• Having a couple hundred thousand Macs with gigabit ethernet probably did have something to do with it. Many vendors now offer gigabit ethernet NICs in their professional series systems which means for network infrastructure folks there's a high demand for equipment leading to increased production and a lower cost. Apple's been selling gigabit ethernet standard for almost two years now which amounts to lots of gigabit ethernet cards floating around in Macland.
    • by ncc74656 (45571) <scott@alfter.us> on Sunday April 14, 2002 @06:53PM (#3340551) Homepage Journal
      Nope... apparently Pricewatch.com has D-Link 8-port 10/100/1000baseT auto-detect switches listed for under $150!

      D-Link's site is nearly impossible to navigate (maybe it requires JavaScript, which I've shut off), but the Pricewatch description of the DES-1009G indicates that Gigabit Ethernet is only available on one port as an uplink connection; the rest of the switch is your run-of-the-mill 10/100 job. The DGS-1008T is D-Link's 8-port unmanaged 10/100/1000 switch; the cheapest entry on Pricewatch for that is $595.

      BTW, I have the entire site downloaded. Maybe I'm insane to even think about mirroring a /.'ed article on my home cable-modem link, but here it is [dyndns.org]. I've converted all the charts to PNG so they'll load slightly faster, and I got rid of most of the godawful "super-31337" yellow-on-black text to improve readability. You can also choose this link [dyndns.org] to download the entire page (images and all) in one shot.

  • Hoboy. (Score:4, Funny)

    by Soko (17987) on Sunday April 14, 2002 @05:38PM (#3340215) Homepage
    How'd they fare?

    Not terribly well against the /. effect.

    Interesting results to say the least.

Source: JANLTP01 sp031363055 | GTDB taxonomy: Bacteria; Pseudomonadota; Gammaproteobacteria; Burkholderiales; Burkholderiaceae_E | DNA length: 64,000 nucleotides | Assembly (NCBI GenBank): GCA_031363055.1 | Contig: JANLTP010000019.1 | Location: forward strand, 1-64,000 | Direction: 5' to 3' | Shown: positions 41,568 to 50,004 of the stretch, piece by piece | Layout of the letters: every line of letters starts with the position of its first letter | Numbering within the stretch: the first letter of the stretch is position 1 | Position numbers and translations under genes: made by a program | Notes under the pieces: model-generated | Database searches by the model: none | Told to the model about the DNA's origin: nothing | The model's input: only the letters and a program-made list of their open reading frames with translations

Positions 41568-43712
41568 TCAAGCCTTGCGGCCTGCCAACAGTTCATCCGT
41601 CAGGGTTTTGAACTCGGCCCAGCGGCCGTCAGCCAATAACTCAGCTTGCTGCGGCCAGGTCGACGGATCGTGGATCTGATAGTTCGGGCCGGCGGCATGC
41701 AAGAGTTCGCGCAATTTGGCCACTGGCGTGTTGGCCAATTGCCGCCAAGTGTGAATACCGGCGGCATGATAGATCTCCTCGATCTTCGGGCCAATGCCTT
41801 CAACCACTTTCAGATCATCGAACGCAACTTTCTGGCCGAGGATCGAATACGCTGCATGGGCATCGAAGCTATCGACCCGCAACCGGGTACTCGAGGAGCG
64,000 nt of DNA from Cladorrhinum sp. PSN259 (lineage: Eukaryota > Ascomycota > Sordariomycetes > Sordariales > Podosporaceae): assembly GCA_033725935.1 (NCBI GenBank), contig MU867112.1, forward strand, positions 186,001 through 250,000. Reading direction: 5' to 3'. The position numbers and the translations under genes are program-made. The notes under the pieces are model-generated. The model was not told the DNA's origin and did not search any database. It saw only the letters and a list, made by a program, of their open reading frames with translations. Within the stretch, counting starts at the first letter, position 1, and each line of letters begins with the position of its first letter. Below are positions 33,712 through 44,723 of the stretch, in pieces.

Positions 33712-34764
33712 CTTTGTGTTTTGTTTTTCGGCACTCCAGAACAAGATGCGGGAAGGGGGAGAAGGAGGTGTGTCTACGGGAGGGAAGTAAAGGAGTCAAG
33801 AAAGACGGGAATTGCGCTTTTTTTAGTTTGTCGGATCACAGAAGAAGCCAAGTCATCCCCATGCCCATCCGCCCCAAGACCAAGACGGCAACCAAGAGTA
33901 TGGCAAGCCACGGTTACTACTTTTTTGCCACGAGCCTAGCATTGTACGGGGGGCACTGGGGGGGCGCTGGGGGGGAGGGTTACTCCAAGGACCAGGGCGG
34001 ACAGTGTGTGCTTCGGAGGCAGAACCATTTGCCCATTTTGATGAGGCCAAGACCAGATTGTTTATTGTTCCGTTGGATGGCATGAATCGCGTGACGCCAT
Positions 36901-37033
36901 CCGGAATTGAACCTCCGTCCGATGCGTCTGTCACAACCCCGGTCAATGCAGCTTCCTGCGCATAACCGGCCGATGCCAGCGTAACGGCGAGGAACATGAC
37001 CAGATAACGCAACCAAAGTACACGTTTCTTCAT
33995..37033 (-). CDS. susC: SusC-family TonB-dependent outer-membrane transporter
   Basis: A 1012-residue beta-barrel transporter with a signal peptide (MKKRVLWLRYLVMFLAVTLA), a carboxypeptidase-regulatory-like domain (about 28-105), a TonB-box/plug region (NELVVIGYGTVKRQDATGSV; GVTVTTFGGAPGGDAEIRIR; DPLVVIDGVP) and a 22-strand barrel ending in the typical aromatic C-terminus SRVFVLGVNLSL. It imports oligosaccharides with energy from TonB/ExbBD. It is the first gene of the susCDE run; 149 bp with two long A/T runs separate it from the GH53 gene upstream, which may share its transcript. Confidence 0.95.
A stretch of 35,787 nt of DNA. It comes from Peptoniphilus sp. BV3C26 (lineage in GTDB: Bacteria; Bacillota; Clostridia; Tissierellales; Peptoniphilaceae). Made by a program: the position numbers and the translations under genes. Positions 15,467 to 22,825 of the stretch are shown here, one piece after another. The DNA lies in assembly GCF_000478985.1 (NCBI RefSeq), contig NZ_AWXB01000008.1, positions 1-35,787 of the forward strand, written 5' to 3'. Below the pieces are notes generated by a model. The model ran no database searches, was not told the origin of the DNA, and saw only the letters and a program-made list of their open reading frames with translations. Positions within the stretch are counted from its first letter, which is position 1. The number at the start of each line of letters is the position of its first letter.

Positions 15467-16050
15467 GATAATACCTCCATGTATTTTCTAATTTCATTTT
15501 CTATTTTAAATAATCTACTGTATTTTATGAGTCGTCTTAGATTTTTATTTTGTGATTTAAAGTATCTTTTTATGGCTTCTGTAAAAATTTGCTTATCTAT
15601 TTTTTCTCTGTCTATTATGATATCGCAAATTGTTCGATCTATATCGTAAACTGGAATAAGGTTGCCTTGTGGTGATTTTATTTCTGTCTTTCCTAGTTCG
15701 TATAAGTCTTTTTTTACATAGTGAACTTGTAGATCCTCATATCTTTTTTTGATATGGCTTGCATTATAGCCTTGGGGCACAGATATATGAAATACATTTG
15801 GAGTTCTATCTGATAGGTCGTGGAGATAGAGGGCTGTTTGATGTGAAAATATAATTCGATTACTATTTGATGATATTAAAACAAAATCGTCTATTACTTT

Lessee, a story about increasing bandwidth on a server /.ed to oblivion? That's not interestng, that's anti-climatic - I know what happens before I get to the story. Oh well...

    Soko
  • by BeBoxer (14448) on Sunday April 14, 2002 @05:40PM (#3340232)
    Could you post a summary? That must be about the fastest /.-ing I've seen. What'd that take, about 5 minutes?
  • Obligatory Mac Plug (Score:4, Informative)

    by Lally Singh (3427) on Sunday April 14, 2002 @05:45PM (#3340253) Journal
    Just fyi, Macintosh 1000BaseT ethernet controllers go directly to the memory controller [apple.com], bypassing PCI altogether..
  • Clusters (Score:3, Informative)

    by jhunsake (81920) on Sunday April 14, 2002 @05:46PM (#3340255) Journal
    Stay away from cards that don't have PXE and cards in which the driver won't compile into the kernel (as opposed to a module) if you plan to do easy installations or mount root off the network. In other words, stay away from Netgear and some 3Com cards (I haven't tested others), and play it safe with Intel.
    • Does Intel's desktop cards support PXE (or rather, have the correct support so as not to be lumped in with Netgear's cards (bleh.. when I first got into networking I bought some Netgear cards because I had such great success with their switches/hubs-- NEVER AGAIN; this is the company that accidentally setup their PCI ID (or whatever it is that allows Win9x to autodetect and load drivers for devices) incorrectly as ANOTHER card, thus allowing Windows to load the WRONG driver for the card-- nightmare!)?

      I've had really good experiences with Intel NIC's, and in fact have two Pro 100/S Server Adapters and two Pro/1000 T Server Adapters (the forefather to the newer 'server' class models) for use in my systems-- Intel's driver support is absolutely amazing, and incredibly stable/friendly. The fact that they offer up alternate platform drivers is just another bonus.
  • Gigabit and Linux (Score:5, Informative)

    by GigsVT (208848) on Sunday April 14, 2002 @05:50PM (#3340277) Journal